When it came to fractious relations in administrative affairs, there was nothing to match the frosty interactions between Ballina Urban Council and the senior body, Mayo County Council, over half a century ago.
The first of two major standoffs began on an innocuous note but, by the time it reached a conclusion 18 months later, it had almost caused the abolition of the Ballina body.
The saga began when the Ballina councillors declared that, before they would agree to strike the rate for 1957, Mayo County Council must provide them with the details of expenses paid to each County Councillor for attending meetings over the past three years. (Unlike today, councillors’ individual expense payments were not published.)
Considerable umbrage was taken by the county councillors when the demand reached the chamber in Castlebar. The then chairman of Mayo County Council, Mr Cafferkey, opined that the request for information had been made out of ‘jealousy, spite and vindictiveness’, with the purpose of ‘having a crack’ at the north Mayo members of Mayo County Council.
An offer to provide an overall figure for expenses was rebuffed by the Ballina men, who again demanded the individual amounts. And then, to raise the bar further, they let it be known that if the required figures were not forthcoming, they would refuse to strike a rate for the year, even if that meant the risk of abolition.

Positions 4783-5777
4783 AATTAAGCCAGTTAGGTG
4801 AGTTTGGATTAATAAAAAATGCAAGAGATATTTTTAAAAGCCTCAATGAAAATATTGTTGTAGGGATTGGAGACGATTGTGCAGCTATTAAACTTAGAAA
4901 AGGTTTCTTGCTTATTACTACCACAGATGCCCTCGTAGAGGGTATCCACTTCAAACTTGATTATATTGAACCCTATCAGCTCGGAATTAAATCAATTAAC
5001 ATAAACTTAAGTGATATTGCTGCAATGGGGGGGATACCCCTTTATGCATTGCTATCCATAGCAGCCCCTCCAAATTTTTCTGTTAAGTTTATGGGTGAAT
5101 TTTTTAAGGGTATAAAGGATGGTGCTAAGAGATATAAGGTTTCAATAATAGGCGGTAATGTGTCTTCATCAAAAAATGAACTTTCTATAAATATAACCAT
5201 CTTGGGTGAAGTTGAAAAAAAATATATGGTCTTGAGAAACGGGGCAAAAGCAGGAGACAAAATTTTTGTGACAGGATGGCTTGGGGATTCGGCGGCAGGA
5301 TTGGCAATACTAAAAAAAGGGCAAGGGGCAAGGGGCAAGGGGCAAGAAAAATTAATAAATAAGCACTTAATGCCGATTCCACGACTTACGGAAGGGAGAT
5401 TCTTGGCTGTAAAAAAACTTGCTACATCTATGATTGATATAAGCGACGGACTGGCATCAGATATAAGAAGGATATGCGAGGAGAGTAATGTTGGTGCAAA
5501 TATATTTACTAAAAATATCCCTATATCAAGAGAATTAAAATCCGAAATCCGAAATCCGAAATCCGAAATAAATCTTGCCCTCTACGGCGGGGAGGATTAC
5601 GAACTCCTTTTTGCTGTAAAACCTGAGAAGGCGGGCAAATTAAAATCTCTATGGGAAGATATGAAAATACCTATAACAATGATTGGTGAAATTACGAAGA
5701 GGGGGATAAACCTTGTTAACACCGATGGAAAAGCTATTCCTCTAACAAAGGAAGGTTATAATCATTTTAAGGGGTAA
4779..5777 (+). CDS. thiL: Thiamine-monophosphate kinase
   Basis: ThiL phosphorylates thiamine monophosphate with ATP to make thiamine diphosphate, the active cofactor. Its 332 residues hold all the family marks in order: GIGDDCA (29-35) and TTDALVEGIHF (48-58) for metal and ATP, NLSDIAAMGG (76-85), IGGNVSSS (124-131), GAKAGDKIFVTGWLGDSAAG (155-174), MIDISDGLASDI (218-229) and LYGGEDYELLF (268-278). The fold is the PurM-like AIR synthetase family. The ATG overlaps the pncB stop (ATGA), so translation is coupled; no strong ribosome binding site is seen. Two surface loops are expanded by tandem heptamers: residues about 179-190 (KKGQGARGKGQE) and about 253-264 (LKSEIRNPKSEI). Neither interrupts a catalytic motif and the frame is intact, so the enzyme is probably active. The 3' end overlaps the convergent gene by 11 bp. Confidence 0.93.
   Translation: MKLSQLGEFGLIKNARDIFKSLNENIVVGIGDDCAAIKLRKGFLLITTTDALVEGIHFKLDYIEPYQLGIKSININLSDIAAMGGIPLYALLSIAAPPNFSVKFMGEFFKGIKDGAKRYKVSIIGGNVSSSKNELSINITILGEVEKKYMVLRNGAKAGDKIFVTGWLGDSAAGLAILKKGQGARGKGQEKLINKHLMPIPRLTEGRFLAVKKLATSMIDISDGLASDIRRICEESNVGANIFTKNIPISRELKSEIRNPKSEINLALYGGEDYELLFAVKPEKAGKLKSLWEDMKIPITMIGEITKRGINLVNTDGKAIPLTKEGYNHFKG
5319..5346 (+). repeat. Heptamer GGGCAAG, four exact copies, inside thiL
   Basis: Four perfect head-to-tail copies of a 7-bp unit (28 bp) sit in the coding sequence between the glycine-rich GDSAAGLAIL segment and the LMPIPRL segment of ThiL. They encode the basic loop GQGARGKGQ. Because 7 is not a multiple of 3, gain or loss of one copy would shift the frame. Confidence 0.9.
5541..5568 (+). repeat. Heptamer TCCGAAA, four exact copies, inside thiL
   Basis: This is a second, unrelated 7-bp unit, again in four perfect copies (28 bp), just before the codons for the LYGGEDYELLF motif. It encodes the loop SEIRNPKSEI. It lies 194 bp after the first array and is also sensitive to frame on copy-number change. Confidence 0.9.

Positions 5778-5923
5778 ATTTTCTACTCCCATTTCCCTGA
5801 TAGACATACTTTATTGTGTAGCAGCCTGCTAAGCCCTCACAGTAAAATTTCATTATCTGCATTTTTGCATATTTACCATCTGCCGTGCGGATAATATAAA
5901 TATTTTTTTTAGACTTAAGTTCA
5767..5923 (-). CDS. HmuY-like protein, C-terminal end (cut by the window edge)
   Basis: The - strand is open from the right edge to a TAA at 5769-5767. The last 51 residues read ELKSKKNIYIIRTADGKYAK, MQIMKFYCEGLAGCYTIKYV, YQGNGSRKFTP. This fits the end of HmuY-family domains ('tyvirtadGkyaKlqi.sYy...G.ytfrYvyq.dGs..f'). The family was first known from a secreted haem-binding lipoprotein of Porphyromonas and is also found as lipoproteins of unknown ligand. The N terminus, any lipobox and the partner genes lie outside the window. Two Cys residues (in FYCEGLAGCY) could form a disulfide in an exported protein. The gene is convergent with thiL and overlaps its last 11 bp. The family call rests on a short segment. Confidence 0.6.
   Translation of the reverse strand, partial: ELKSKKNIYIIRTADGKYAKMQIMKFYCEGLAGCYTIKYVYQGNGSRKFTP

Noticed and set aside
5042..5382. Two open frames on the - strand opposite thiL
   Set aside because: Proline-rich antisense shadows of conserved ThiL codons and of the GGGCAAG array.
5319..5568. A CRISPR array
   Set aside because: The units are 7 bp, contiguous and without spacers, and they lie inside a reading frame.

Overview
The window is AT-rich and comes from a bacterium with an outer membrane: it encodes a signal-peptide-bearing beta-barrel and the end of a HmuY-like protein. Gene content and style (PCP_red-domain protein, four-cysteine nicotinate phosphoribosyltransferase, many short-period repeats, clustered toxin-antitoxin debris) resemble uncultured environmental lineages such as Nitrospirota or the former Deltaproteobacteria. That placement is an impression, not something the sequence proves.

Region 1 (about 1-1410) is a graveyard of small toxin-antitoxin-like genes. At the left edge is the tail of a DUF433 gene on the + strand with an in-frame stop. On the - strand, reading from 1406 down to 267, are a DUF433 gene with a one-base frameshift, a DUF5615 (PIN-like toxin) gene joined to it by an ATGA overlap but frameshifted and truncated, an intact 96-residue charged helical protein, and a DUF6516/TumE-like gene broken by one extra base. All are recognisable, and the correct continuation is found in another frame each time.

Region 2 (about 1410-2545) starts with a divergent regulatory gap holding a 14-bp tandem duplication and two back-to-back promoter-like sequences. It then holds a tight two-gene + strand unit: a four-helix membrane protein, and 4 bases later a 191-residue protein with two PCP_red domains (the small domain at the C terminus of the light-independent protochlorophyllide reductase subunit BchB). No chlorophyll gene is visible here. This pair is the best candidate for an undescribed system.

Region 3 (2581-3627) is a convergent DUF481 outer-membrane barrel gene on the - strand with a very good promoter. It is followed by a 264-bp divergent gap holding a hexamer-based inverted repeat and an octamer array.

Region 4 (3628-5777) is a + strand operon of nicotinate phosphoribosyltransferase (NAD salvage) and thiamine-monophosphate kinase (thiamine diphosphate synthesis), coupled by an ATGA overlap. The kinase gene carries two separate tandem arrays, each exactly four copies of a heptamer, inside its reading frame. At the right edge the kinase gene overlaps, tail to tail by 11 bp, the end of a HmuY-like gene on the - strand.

The County Council, however, was not for turning, and the tension was not eased by that body’s decision to mark the Ballina request as simply ‘read’, and the chairman’s pronouncement that the matter should be treated as a joke.
An appeal by the Ballina council to the relevant minister fell on deaf ears, the latter pleading he had no power to intervene, while the County Manager explained that, if it was the wish of the 31 members of Mayo County Council not to release the data, he would have to abide by that decision.
The deadlock was finally broken at the eleventh hour when, not for the first time, the County Manager pointed out that it was the entitlement of any ratepayer to visit the Council offices and to ask for, and be given, the information. By then, Cafferkey had been forced to dismiss eight Ballina Council workmen because of the failure to strike the rate, required to fund the mens’ wages.
The solution was obvious, but both sides had now dug their heels in deeply. The result was that John Mears, a member of the UDC, travelled to Castlebar in a private capacity, and was given the information, which in turn allowed his colleagues to lift the embargo on striking the rate.
The expenses controversy was not the only issue in which the Ballina Council was embroiled. A decision to award the annual scavenging contract to a local man whose tender was not the lowest received, and against the express advice of the County Manager, led to a high-profile jury trial in the Circuit Court.
When six of the nine councillors voted to award the contract to Mr O’Donnell, whose tender was £150 higher than that of the runner-up, they were warned that they could be personally liable for surcharge. But when Mr O’Donnell wrote to the Council offering to ‘indemnify all councillors supporting my tender against any threatened surcharge that might apply’, he was prosecuted under the Corrupt Practices Act for offering an inducement.
The trial went to a jury which, after two days of hearing, took only ten minutes to find the scavenging contractor not guilty of any wrongdoing.